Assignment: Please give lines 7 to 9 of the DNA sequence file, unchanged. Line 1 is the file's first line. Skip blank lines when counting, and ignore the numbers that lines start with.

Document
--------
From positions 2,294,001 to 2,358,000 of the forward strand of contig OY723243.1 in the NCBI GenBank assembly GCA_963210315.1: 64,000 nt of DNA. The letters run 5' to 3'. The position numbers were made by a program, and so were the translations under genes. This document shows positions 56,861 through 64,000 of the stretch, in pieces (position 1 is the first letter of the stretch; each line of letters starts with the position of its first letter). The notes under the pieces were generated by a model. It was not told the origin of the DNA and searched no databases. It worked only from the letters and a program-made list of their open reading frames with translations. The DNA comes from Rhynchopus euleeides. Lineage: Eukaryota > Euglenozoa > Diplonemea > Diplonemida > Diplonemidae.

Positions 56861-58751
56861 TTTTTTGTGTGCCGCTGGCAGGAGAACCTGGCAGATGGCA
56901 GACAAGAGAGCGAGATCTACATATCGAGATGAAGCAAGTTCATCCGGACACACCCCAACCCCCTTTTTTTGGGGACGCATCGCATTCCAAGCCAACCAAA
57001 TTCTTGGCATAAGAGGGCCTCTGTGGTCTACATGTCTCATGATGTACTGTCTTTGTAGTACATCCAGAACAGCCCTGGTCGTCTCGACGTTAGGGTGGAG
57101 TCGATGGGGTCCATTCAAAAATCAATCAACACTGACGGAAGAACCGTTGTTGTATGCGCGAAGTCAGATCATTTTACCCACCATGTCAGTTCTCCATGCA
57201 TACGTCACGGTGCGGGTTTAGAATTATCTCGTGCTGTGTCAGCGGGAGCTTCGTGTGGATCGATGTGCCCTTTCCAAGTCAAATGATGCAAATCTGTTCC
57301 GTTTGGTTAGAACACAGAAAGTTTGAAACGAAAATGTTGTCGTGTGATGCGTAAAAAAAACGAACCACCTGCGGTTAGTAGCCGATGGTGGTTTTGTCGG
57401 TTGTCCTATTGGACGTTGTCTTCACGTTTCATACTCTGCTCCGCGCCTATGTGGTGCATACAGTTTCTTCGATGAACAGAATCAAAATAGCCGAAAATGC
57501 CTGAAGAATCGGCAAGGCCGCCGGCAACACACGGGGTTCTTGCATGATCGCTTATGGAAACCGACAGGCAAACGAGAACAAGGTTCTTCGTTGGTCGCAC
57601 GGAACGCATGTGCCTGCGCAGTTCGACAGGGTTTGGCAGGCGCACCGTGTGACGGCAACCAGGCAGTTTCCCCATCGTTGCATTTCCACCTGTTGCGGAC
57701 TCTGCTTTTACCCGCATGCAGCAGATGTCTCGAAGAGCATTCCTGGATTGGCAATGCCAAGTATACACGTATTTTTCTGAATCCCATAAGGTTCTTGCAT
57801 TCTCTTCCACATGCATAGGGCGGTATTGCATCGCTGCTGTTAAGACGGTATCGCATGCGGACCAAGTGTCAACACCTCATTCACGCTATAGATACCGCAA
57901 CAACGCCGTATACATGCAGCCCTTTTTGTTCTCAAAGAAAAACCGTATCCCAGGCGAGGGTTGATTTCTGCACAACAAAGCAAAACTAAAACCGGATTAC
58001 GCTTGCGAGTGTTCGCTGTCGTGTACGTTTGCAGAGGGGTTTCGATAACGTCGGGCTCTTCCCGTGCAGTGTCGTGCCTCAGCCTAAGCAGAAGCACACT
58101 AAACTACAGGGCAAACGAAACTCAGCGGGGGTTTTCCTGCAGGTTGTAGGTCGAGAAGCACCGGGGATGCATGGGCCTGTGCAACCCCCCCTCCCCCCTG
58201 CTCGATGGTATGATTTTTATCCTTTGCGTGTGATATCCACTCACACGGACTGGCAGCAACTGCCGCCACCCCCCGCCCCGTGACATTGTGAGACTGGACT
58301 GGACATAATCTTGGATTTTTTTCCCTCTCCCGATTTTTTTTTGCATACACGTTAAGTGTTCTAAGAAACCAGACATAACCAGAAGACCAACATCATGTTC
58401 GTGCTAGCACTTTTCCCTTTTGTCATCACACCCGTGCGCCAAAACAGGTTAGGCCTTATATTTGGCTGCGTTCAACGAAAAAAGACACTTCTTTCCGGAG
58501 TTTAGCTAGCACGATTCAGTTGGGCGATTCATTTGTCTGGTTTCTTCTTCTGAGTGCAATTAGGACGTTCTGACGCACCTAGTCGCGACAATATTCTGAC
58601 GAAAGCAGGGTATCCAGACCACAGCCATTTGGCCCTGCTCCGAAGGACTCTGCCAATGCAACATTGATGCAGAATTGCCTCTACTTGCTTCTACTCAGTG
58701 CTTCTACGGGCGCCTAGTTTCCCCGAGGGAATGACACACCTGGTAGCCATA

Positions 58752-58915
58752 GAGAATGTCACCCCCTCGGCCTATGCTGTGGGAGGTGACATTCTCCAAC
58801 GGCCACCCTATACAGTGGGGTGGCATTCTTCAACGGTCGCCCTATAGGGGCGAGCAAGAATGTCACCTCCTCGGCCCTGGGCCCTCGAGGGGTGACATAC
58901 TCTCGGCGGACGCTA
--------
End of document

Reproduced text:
57201 TACGTCACGGTGCGGGTTTAGAATTATCTCGTGCTGTGTCAGCGGGAGCTTCGTGTGGATCGATGTGCCCTTTCCAAGTCAAATGATGCAAATCTGTTCC
57301 GTTTGGTTAGAACACAGAAAGTTTGAAACGAAAATGTTGTCGTGTGATGCGTAAAAAAAACGAACCACCTGCGGTTAGTAGCCGATGGTGGTTTTGTCGG
57401 TTGTCCTATTGGACGTTGTCTTCACGTTTCATACTCTGCTCCGCGCCTATGTGGTGCATACAGTTTCTTCGATGAACAGAATCAAAATAGCCGAAAATGC